The concept behind car financing is very simple. Buy now, drive now, pay later. Car financing has made this possible, especially as the cost of new (and used) cars has soared.
In 2010, the Detroit Free Press estimated the cost of the average new car was $29217. Another way to look at that was taken by Comerica Bank, which found in 2009 that the average new car (then costing ‘only’ $26,300) took 22 weeks of the average salary of an American family to pay for it. The good news the study offered was that in 2009 car financing rates averaged only 3.45%, which helped make new cars more affordable to those who could qualify. Indeed, with a 20% down payment (cash or trade-in), a $28,000 car would cost only $407 a month with a 60 month, 3.45% loan.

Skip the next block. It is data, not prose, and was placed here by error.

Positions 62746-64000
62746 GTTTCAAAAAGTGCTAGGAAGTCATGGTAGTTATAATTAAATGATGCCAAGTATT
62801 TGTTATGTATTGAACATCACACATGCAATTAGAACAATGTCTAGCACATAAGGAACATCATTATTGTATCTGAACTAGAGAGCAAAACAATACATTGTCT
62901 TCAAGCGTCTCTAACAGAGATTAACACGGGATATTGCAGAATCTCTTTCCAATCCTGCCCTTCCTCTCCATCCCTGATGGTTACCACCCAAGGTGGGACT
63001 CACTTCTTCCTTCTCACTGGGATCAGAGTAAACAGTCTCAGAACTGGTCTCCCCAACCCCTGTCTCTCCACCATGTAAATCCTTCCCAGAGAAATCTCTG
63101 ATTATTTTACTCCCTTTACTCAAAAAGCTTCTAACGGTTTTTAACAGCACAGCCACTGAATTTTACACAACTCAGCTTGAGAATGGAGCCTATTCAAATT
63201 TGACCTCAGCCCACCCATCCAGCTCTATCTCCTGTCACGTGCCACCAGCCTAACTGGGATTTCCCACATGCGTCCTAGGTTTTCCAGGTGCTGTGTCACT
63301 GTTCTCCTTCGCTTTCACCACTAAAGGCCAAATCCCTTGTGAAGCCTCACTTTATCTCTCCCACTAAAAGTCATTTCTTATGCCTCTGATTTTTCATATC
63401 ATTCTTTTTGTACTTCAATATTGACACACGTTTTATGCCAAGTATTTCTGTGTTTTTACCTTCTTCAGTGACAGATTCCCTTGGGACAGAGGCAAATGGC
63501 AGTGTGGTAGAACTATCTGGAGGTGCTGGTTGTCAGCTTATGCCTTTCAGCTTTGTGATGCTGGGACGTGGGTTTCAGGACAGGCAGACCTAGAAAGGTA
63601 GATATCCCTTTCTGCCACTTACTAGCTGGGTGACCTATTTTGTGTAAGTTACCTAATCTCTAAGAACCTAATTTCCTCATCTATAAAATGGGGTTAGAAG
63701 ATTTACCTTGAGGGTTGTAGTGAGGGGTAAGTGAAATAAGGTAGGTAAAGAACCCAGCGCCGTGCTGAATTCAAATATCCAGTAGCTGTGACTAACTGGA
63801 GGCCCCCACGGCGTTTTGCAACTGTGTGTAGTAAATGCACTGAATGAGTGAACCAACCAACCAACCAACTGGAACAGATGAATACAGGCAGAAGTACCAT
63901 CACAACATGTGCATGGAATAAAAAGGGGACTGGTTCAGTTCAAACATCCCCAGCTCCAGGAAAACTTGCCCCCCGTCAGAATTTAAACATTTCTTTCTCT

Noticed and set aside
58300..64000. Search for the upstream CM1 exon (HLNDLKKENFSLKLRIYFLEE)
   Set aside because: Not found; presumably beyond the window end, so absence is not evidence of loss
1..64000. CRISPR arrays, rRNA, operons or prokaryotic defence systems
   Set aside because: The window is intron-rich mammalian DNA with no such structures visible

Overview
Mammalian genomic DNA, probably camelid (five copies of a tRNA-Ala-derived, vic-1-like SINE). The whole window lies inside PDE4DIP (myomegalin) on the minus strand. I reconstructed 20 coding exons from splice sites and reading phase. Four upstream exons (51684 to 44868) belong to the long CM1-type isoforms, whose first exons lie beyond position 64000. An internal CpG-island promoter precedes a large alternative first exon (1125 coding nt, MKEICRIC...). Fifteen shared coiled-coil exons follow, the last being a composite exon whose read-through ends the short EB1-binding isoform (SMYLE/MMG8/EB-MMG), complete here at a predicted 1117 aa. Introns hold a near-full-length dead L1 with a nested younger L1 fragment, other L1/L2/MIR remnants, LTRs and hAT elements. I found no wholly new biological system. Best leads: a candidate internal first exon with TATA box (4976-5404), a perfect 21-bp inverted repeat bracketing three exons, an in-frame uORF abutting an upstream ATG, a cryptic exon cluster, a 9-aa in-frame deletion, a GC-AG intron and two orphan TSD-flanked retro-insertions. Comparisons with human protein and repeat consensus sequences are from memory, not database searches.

But don’t count on necessarily getting a low rate like this yourself. The car financing you get will depend on a host of factors. These include the prime rate (the ‘cost of money’ to the bank or financing institution), the length of the loan, whether the auto manufacturer is offering promotional rates on certain models, and above all, your credit score.